How to Watch William Shatner Launch to Space on Blue Origin
Jeff Bezos’ rocket company will launch the man who played Captain Kirk along with three other passengers on a short up and down flight to the edge of space.,
Jeff Bezos’ space company Blue Origin is set to launch William Shatner, the actor known best for his role as Captain James T. Kirk in the original “Star Trek,” and three others on a brief journey to the edge of space Wednesday morning.
It will be the company’s second mission with space tourists on board.
Launching Mr. Shatner, whose character crisscrossed outer space in the U.S.S. Enterprise for years, could be a moment of symbolism for Blue Origin, one of a handful of billionaire-backed space companies vying to make what once seemed like science fiction into reality by launching wealthy adventure seekers to space and beyond.
“It looks like there’s a great deal of curiosity in this fictional character, Captain Kirk, going into space,” Mr. Shatner said in a promotional video posted on Twitter by the company. “So let’s go along with it. Enjoy the ride.”
When is the launch and how can I watch it?
Liftoff is scheduled for 10 a.m. Eastern time on Wednesday, and Blue Origin will stream the flight live on its YouTube channel. The video will begin about 90 minutes before the flight.
The launch was initially scheduled for Tuesday morning, but windy conditions over West Texas prompted Blue Origin to push the launch back 24 hours. If more strong winds pop up on Wednesday, the company could choose to delay the flight by another 24 hours, to Thursday.
Who are the passengers other than William Shatner?
Three other passengers will join Mr. Shatner on Wednesday’s flight:
Audrey Powers, a Blue Origin vice president who oversees New Shepard flight operations; like Mr. Shatner, she did not have to pay for her seat.
Chris Boshuizen, a co-founder of Planet Labs, a company that builds small satellites, also known as CubeSats, that are used by assorted clients for monitoring Earth from orbit.
Glen de Vries, a chief executive and co-founder of Medidata Solutions, a company that built software for clinical trials.
Dr. Boshuizen or Mr. de Vries are the second and third paying passengers to fly on a Blue Origin flight. The first was Oliver Daemen, an 18-year-old man from the Netherlands. The company has not said how much any of these customers paid for their seats on the flights.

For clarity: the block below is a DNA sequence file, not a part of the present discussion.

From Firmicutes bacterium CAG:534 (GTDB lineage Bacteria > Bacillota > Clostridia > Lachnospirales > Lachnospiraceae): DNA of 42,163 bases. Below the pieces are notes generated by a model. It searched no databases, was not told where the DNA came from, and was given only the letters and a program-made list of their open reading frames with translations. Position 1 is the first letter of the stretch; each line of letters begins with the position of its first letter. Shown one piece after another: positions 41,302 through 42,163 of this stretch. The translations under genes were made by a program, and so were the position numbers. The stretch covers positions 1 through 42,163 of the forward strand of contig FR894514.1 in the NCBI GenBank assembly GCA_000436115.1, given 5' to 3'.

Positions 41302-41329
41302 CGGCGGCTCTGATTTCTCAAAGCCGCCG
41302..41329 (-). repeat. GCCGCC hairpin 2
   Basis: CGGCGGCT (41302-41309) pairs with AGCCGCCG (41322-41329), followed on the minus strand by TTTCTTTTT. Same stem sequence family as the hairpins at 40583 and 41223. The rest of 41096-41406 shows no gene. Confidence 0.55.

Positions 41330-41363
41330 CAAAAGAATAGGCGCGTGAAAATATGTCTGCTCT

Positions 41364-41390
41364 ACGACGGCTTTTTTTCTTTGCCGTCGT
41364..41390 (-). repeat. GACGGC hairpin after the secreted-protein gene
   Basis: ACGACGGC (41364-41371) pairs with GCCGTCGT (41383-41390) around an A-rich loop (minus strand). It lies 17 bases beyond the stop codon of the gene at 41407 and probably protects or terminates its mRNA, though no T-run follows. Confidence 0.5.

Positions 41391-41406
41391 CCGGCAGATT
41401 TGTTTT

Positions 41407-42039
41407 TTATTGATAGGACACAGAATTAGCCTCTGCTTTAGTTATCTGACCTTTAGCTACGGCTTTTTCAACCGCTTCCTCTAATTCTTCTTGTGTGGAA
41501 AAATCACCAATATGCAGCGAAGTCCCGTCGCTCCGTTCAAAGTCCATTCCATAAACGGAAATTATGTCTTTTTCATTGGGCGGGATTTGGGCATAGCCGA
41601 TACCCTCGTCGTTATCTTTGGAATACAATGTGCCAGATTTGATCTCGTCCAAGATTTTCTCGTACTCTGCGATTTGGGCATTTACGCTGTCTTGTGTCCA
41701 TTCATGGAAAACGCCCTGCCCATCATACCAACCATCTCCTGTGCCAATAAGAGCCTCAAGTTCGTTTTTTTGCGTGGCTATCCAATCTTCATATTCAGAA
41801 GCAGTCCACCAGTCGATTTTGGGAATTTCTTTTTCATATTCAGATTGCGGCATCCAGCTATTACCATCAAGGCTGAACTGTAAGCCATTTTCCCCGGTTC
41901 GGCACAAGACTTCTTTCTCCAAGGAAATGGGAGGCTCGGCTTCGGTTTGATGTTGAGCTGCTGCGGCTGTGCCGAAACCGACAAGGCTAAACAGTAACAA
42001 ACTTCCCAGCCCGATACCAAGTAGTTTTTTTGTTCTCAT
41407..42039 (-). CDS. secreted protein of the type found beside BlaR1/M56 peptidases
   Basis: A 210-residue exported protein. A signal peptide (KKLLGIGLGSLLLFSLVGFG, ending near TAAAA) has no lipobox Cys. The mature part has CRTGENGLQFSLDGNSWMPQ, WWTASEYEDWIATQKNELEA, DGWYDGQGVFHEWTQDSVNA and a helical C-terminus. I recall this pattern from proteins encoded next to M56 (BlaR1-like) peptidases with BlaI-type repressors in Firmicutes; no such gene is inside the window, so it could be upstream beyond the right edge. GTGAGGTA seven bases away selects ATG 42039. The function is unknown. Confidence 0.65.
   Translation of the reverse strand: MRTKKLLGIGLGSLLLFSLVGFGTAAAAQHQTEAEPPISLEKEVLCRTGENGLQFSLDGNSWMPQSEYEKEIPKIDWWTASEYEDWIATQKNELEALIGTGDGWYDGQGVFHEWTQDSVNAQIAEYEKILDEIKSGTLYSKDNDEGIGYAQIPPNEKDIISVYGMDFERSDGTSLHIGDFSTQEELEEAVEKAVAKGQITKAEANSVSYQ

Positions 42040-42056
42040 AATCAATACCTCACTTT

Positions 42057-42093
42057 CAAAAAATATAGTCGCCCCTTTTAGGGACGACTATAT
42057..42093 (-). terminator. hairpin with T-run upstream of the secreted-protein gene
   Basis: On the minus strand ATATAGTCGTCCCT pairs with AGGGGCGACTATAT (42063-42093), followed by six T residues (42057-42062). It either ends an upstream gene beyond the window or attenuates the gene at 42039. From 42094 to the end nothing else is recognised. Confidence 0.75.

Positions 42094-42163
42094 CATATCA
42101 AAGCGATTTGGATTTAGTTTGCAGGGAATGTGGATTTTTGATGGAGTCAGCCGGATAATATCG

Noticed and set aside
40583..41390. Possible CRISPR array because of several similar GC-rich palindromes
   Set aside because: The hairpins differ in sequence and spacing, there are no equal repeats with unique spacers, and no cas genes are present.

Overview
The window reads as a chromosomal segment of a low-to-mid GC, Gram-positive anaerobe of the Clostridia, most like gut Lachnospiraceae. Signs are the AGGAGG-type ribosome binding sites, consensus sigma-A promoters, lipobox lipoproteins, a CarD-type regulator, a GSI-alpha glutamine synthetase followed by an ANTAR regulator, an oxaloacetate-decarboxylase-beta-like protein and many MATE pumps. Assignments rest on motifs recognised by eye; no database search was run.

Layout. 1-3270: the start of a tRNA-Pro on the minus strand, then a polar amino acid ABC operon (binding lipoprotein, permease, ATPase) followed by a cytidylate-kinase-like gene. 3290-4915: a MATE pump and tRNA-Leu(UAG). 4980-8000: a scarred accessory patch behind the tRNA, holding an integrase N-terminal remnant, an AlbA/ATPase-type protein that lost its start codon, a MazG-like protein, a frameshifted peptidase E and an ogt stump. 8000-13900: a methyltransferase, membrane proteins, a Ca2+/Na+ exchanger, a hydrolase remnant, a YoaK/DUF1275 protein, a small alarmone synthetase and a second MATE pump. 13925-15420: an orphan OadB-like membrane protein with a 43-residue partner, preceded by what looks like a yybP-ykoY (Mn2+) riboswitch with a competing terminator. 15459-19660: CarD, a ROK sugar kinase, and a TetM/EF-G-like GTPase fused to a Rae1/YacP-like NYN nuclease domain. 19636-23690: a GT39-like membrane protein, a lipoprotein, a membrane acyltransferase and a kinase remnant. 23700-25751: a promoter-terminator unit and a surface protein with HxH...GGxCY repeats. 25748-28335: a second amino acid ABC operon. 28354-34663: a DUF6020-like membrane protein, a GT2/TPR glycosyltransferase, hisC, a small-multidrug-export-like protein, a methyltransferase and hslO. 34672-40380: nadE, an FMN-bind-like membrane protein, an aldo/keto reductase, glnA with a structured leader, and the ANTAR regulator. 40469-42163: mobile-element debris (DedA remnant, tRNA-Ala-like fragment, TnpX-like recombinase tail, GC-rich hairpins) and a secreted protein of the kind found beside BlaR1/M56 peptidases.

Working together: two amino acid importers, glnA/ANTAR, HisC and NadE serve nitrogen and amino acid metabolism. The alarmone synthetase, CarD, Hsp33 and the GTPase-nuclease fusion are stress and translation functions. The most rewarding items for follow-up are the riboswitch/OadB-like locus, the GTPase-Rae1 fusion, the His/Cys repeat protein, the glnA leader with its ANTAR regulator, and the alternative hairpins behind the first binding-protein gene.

As ticket-purchasing customers, they are something like early investors in an industry executives hope will one day be cheap enough for a broader swath of the public to take advantage of.
What will happen during the flight?
The full mission lasts about 10 minutes. New Shepard launches to an altitude of roughly 63 miles, a widely recognized marker of where space begins and known as the Karman line.
At peak altitude, the booster rocket, about six stories high, releases the capsule where the crew sit. The booster then begins a descent back toward the ground, reigniting its single engine to land vertically on a slab of concrete five miles from where it launched.
Back in space at the same time, the crew capsule is suspended in a free fall. The passengers experience roughly four minutes of weightlessness in microgravity as well as views of Earth’s slightly curved horizon where its atmosphere meets space. Each seat has its own window of 3.5 feet by 2.3 feet.
“I’m thrilled and anxious, and a little nervous and a little frightened, about this whole new adventure,” Mr. Shatner said during an interview on NBC’s “Today” show on Monday.
During the capsule’s free fall toward land, it deploys an initial set of parachutes to brake its speed, then another set of three bigger parachutes to carry the capsule softly to land at about 15 miles per hour.
What is the turmoil at Blue Origin?
In September, Alexandra Abrams, the former head of employee communications at Blue Origin, published an essay with 20 unnamed current and former employees of Blue Origin saying the company’s work culture was rife with sexism and that internal safety concerns were often dismissed by management.
Since publishing the essay, Ms. Abrams said in an interview that she had received supportive messages from current Blue Origin employees and engineers. She said she also had heard from employees at other companies describing their workplace difficulties. That response surprised her, as she had expected an onslaught of attacks from others in the small aerospace industry. “I personally was very heartened to see the responses, from everyone but Blue Origin,” Ms. Abrams said.
Blue Origin disputed the allegations in the essay, saying in a statement that the company has an internal hotline for sexual harassment complaints and that New Shepard was the “safest space vehicle ever designed or built.” The company also said Ms. Abrams was fired over “repeated warnings for issues involving federal export control regulations.”
Ms. Abrams said that was false, and that she was fired in 2019 over her disagreement with a new policy that she was asked to help rollout to prohibit workers from banding together to take legal action over workplace issues and force them to settle disputes in private arbitration with the company.